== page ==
Right now you can only run around the generated dungeon, though new things are added daily when updating placeholders with new models and refine/add methods.


Say "Hi" everybody ...

Small picture post this time.

This is "Danielle" (or what she looks like atm) for the RPG'ish game I'm working on in Unity. The project isn't quite showable atm, but I promise to upload something when there is more to see (like having Danielle walking around).

She'll def get a visual overhaul for the game (and this model will be used as "Generic Femal Player") as the "real" Danielle will get a lot more "pirate" to her outfit. (The other two playable characters will be quite different, but more on that ... later)

She's modeled from a foto reference with a good set of idealizing the model and she'll need some optimizing as the whole model is using 3.6k triangles atm, though she can be reduced safely to about 2k polys.

So long and back to Unity, nGFX

Avatar torture porn

Anyone who knows me knows I'm scared of spiders. I know as a man I'm meant to put on this brave macho front at all times, but get a decent sized spider near me and I will openly scream like a girl no matter who is there to see. Fear beats shame every time.

If I know there is a spider loose around the house, or to use the technical term "Gone rogue", then I'm not too happy about walking around in bare feet. Not so much the thought of squishing it underfoot, but it being able to scurry out onto my bare feet and then run up my leg before laying a million eggs in my testicles. Ok, possibly the worst case scenario, but when it comes to phobias that's how they work. They stop you thinking like a normal person and they turn you into a quivering mess of irrational fears.

I think I've set the background there, you should kind of know where I'm coming from. If spiders aren't your thing just replace it with snakes or rats or clowns or whatever it is that you know shouldn't freak you out but does.

That's why I feel so badly for the avatar in our current build of Knight's Quest. It wasn't planned this way, it just kind of happened.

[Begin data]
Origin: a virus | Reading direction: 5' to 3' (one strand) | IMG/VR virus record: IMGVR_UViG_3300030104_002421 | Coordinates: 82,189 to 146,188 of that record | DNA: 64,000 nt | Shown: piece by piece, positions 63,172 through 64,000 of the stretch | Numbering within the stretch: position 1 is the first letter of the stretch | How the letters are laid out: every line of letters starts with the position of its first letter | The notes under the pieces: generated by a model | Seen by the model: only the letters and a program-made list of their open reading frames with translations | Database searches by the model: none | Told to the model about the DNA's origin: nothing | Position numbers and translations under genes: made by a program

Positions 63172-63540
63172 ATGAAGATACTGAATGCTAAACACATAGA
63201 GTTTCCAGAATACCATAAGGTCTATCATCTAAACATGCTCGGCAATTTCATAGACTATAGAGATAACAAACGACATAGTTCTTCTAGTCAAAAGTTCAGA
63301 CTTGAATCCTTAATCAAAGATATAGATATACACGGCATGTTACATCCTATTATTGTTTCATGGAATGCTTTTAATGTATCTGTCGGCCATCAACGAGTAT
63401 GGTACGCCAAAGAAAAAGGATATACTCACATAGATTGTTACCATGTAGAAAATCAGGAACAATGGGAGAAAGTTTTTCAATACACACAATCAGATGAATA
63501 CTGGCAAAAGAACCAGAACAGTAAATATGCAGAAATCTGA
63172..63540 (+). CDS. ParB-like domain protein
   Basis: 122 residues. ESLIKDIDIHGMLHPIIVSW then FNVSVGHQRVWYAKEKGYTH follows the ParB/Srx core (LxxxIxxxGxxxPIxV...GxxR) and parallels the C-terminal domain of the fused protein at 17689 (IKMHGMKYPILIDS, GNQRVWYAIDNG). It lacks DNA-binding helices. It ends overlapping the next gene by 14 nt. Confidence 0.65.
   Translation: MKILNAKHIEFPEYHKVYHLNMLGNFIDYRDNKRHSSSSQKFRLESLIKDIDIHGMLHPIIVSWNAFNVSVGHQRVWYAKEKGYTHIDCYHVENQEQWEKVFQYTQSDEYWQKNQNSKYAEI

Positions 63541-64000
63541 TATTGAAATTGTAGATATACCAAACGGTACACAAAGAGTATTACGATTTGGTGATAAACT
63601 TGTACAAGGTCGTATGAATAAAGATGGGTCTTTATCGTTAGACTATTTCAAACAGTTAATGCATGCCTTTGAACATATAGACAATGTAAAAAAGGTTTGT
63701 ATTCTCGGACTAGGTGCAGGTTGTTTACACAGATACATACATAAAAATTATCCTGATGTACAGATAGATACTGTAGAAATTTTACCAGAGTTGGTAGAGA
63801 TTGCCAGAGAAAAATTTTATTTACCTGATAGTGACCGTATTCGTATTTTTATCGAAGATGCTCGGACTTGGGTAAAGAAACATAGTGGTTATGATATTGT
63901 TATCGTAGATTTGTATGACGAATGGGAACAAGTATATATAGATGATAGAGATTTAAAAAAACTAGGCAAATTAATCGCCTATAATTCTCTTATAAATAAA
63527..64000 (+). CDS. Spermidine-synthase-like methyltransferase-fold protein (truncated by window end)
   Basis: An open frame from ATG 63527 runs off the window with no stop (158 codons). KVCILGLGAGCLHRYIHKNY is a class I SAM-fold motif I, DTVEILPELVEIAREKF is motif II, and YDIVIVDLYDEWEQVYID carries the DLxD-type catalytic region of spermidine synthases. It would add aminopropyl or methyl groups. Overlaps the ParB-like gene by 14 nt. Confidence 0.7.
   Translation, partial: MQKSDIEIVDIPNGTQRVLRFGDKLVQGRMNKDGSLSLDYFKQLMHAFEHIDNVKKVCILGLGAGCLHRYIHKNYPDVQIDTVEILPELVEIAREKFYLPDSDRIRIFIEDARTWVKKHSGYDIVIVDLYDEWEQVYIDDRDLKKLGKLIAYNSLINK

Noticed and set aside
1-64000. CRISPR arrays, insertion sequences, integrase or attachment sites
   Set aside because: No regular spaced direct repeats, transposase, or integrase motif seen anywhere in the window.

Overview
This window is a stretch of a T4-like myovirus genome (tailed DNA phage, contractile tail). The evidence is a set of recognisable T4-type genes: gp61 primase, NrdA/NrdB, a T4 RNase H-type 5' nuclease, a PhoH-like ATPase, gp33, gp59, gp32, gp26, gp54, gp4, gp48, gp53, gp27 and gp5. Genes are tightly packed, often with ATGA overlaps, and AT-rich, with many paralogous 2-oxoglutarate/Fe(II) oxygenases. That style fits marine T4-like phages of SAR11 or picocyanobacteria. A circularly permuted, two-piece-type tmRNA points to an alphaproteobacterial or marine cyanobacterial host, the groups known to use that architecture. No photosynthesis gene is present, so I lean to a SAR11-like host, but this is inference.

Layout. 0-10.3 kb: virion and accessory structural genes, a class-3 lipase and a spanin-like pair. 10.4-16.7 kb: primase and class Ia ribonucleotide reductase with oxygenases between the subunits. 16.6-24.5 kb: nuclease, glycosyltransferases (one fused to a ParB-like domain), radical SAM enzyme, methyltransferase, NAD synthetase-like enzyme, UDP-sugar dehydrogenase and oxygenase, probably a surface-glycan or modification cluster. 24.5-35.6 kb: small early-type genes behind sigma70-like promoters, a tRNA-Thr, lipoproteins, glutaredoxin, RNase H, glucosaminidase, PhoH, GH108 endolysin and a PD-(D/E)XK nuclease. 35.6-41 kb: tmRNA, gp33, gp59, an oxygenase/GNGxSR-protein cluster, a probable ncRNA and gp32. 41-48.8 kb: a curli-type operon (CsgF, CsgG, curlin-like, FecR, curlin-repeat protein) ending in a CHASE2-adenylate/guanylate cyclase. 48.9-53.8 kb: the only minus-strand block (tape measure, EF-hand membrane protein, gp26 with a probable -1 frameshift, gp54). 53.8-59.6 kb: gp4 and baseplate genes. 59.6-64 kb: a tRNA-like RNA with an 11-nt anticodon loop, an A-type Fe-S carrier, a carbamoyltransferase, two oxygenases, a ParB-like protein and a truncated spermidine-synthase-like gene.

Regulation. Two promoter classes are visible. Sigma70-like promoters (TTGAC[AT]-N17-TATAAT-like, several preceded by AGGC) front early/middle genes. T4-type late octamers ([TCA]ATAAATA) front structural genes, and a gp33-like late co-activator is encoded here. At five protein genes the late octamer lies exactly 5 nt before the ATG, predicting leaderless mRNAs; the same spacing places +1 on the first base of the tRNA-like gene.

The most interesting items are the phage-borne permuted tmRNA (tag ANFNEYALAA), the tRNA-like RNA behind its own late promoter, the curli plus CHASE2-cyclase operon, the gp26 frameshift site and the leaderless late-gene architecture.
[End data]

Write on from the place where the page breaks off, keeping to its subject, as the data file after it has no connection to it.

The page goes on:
Naked in a field surrounded by giant nasty spiders. Some how I've coded my worst nightmare. Actually he's bald and has no genitals too, so combined with the herd of venom dripping spiders, that really is my worst nightmare.

I guess I should explain why we've got a naked guy in our game, and why I thought it would be a good idea to code the one animal that makes my blood run cold, but I think that would distract from a good story, so I'm not going to.

More ( Fully clothed ) Knight's Quest stories soon...


Let's start all over again - or "how to handle all that weight"

Ok, the last bit of the headline was a cleverly placed quote from someone who took Mass Effect 2 way to serious, but hey it still fits.

Our little toy based Unity game has made some nice progress over the last few weeks (with just a few scattered coding session inbetween all the other  stuff that needed to be done). I'd go as far and say it is just a few 100 lines away from becoming gold (yep, in more than one way hopefully).


So the the release date is coming closer - at least that is what I thought till Friday...

And now the pretty headline kicks in. Why on earth do I want to start all over? The reason (and once I learned to handle all that weight) is quite simple:
It's a grown game, it started off easy, but then lingered it's way through some fails (talk Unity animation system and events) and a "second" floor and ended in the tab system that should showed informations as well as the ingame help.

There was quite a loud "damn fucking shit" from my side when it finally dawned on me that Unity's UI system (which, honestly is dog shit) does only handle click events and is missing the "over, out, down and up" states I've came to expect from flash. So my idea of using a rollover event on the tabs to focus the camera on an object failed badly. Before I even started to code it (the idea was to show each moving toy as a tab, then if you move the mouse over it's tab the camera would zoom in on the toy to show it in closeup - pointless but neat), plus from time to time help tabs should be added that can be ignored or read. Oh, and while I'm at it, hints to be shown on rollover for the built in level editor became quite impossible too.

Next point on the list of "things not easy to add" was "scaleability", read new decorational elements, backdrops and styles that could be bought by players so that we can earn a quid (to pay the servers for instance).

A few hours later, with a few sheets of paper used as external memory, I swallowed the bitter pill and decided to start all over again. Starting with a new map system, new "landscape" features, a more flexible decoration system, the level editor (and a way to save these levels on our severs), deciding an a service for micro transactions and, and, and ...
The tiny little game grew up, causing a lot more thought and work then I ... thought ...

Either I start again, or drop it, but I do believe that (oh did I mention I'm doing an overhaul of the visuals?) it might get some fans playing it on Facebook or through our website ...

And now: Day 1 of the development diary (oh come on, I doubt I'll ever be able to write about it every time I code on it. Just that much: next time I think I'll have a quick look at MT systems for Unity right now I'm looking into UnityTokens and Dimerocker (and if you know some else don't hesitate to post a comment).